Thyroid UK
84,075 members99,049 posts

High blood pressure

I have been taking levothyroxine (50/75 mg alternate days) for the last 20 years or so, after having 80% of my thyroid removed. Recently I had my blood pressure checked and it was quite high 130/104. I had a 24 hours monitor and now I need to see my GP on Monday to "discuss" the options. I don't want to take medication to lower my blood pressure (i'm only 43 years old - don't drink, don't smoke and have a healthy diet). Do GPs have any idea about thyroid issues or should I just tell her to book me in to see an endocrinologist?

Any advice would be most welcome.

Ingrid

10 Replies
oldestnewest

Imiller,

If you post your most recent thyroid results and ranges members will advise whether you are optimally dosed.

What makes you think your high BP is thyroid related?

Reply

I don't have the results on me, but i'll have them on Monday. I think the high BP is related because i've read that levothyroxine causes an increase in BP...

Reply

imiller,

But you've been taking it for 20 years so why just now?

Reply

Go to endo that’s best bet he specializes in strictly thyroid issues

Reply

Magnesium is known to lower blood pressure

2 likes
Reply

Make sure to get TSH, FT4 and FT3 plus Thyroid antibodies

Vitamin D, folate, ferritin and B12 too

You are entitled to copies of your own blood test results and ranges

1 like
Reply

High blood pressure can be a hypo symptom. It could be that your remaining 20% thyroid has become less active with time, and now you're under-medicated. When did you have your last thyroid tests done? I'm afraid I wouldn't expect a GP or even and endo to know that high blood pressure is a hypo symptom, because they don't learn about symptoms in med school.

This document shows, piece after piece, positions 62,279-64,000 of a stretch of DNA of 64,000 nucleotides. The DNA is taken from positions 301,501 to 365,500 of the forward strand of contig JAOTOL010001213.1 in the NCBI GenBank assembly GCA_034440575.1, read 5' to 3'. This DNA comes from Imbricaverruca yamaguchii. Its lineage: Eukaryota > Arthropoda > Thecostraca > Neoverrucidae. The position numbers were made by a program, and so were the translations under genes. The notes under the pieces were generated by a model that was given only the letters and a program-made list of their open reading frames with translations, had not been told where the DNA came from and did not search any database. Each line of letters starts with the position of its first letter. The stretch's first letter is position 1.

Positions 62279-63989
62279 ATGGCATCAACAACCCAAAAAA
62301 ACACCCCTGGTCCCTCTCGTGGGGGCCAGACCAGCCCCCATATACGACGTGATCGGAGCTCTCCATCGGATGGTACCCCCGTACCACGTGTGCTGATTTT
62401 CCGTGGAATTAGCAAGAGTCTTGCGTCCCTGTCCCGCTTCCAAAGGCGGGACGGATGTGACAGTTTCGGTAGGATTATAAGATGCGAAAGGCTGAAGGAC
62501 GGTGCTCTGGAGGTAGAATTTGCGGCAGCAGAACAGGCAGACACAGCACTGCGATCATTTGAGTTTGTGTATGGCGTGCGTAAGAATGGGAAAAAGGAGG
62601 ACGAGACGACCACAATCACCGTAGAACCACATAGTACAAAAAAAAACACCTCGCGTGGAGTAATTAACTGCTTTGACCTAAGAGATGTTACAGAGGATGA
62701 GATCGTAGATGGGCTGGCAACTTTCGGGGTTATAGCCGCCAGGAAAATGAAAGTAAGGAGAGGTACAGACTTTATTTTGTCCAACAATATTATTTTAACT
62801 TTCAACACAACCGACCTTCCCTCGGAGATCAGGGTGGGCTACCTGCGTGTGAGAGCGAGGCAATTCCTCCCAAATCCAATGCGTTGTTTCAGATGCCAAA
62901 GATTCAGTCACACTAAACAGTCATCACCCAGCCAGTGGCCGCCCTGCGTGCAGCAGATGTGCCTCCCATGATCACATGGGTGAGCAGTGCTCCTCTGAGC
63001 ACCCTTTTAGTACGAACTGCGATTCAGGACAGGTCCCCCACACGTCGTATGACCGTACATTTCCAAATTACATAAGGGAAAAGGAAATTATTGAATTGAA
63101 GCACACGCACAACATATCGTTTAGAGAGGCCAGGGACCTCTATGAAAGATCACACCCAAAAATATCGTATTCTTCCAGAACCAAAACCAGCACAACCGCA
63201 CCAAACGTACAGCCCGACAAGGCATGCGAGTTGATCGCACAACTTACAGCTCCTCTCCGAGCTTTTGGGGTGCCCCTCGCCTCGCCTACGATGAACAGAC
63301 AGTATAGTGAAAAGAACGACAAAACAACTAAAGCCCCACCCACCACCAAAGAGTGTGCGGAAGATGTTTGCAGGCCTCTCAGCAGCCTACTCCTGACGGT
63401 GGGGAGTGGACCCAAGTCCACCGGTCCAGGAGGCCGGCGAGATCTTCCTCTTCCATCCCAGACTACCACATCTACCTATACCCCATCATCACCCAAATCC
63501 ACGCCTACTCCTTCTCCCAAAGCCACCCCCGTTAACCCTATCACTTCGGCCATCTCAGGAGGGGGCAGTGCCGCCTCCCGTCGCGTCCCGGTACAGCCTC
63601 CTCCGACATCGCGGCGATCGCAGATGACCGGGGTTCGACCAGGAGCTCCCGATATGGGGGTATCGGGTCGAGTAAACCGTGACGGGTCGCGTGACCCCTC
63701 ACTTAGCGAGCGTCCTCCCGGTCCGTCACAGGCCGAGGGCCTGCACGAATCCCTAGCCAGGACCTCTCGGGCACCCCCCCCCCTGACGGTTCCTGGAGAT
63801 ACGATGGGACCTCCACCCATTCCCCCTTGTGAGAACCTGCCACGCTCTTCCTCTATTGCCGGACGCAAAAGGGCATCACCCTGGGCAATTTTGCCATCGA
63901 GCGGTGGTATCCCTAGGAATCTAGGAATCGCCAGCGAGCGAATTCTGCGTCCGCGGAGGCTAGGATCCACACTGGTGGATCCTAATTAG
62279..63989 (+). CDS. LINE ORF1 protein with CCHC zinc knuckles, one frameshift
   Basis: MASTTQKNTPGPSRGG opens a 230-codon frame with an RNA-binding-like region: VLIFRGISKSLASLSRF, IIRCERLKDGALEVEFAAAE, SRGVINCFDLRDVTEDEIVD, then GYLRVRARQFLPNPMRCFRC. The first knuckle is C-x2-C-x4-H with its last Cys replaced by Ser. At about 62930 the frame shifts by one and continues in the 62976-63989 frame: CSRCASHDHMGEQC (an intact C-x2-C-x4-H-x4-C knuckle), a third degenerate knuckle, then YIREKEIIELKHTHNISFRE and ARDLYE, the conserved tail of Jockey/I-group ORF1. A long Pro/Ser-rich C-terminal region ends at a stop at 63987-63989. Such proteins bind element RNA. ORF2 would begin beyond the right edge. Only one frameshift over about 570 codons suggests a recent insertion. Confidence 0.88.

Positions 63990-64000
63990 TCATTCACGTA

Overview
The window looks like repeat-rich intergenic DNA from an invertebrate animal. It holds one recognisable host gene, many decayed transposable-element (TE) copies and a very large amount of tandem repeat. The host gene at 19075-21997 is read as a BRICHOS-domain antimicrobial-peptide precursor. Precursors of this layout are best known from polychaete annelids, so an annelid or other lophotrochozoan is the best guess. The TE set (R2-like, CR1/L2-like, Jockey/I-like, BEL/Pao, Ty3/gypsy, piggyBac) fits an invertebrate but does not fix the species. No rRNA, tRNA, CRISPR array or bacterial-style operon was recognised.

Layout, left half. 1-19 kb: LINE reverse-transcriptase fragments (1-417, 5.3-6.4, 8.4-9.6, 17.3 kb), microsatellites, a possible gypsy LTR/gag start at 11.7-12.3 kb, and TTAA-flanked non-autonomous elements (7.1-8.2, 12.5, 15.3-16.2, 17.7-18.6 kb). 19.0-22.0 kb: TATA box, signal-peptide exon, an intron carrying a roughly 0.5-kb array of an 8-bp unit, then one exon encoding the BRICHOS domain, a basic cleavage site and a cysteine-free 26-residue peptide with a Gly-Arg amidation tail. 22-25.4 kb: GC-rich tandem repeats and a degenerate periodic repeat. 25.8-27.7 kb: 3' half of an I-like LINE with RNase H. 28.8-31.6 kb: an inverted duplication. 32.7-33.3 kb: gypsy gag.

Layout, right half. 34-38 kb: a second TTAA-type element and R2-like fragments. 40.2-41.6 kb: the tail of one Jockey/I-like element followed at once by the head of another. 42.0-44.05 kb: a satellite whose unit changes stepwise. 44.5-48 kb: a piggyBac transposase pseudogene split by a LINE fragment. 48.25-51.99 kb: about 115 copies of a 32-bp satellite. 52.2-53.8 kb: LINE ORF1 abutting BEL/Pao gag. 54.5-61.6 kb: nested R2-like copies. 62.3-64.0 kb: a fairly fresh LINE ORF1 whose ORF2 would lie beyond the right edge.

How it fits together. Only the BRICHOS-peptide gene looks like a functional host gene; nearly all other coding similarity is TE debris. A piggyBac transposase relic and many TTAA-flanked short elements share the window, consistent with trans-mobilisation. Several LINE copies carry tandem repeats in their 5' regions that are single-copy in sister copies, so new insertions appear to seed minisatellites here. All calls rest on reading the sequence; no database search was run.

1 like
Reply

thats only one high reading, surprised he wanted a 24 hour done. mine goes higher chatting on the phone and normal half hour later

Reply

I have not researched this in depth but here is something to think about. If the doc is going to put you on blood pressure (BP) medication, measure your "T3 Uptake" first. That has nothing to do with T3 which is going to confuse the hell out of him, it will tell you how many TBGs you have available. Those are Thyroid Binding Globulin, things (proteins I think) which transport thyroid hormones around the body via the blood. Now, unfortunately BP meds also "hitch a ride" on these transporter molecules and the result is that thyroid meds and BP meds interact with each other, they compete for the TBGs. If your T3 Uptake is low (i.e., not many available) I would suggest you try to reduce your BP some other way, like diet and exercise. I realize that is a drag (I have just had to do that myself because I take thyroid meds and have to battle high BP sometimes) but it's better than suffering the side affects of BP meds + Thyroid meds.

But, like I said, I have not researched this fully and I have read an argument that when the TBGs are low that the body will make more. But that is an experiment you should not do on yourself, you could feel very ill in the process and it would be expensive in blood tests.

1 like
Reply

Your thyroid meds are far too low. Raising them will bring down your blood pressure. I would have thought that you wd need around 200 mcg at least per day having had 80% of your thyroid removed.

1 like
Reply

You may also like...